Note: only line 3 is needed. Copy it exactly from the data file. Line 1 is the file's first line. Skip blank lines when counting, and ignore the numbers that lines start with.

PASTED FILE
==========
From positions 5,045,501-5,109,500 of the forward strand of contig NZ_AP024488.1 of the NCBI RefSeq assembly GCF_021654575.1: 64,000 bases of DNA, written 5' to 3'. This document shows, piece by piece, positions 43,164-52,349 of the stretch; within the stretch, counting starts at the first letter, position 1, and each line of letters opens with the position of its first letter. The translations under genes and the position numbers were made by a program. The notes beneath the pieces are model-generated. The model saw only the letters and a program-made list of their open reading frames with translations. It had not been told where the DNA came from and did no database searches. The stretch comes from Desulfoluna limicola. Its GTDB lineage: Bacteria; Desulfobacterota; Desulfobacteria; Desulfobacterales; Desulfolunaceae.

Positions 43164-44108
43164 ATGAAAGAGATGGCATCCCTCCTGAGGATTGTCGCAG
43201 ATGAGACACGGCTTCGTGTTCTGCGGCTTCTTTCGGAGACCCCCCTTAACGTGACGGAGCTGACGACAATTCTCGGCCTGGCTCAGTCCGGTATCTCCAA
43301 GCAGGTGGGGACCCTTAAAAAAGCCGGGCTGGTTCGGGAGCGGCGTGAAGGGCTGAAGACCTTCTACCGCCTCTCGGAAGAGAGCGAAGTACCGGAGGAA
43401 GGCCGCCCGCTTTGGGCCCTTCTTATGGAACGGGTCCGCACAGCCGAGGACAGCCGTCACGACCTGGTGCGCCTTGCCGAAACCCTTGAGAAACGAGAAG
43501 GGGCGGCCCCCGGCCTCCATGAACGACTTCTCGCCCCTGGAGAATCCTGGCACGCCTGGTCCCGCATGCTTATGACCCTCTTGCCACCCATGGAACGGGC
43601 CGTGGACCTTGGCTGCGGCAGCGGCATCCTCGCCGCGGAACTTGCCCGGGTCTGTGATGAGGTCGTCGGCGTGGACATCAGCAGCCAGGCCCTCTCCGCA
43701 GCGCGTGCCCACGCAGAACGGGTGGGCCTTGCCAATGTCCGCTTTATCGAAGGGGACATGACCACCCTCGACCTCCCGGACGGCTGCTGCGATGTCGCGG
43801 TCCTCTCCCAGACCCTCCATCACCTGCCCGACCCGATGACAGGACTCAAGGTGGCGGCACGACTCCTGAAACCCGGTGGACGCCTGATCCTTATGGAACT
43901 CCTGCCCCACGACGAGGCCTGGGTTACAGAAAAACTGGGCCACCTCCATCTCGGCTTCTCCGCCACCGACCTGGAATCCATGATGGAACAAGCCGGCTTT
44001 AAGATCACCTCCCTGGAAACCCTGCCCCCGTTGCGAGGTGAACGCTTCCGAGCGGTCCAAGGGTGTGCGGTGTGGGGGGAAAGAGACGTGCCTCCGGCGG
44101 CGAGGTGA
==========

43164 ATGAAAGAGATGGCATCCCTCCTGAGGATTGTCGCAG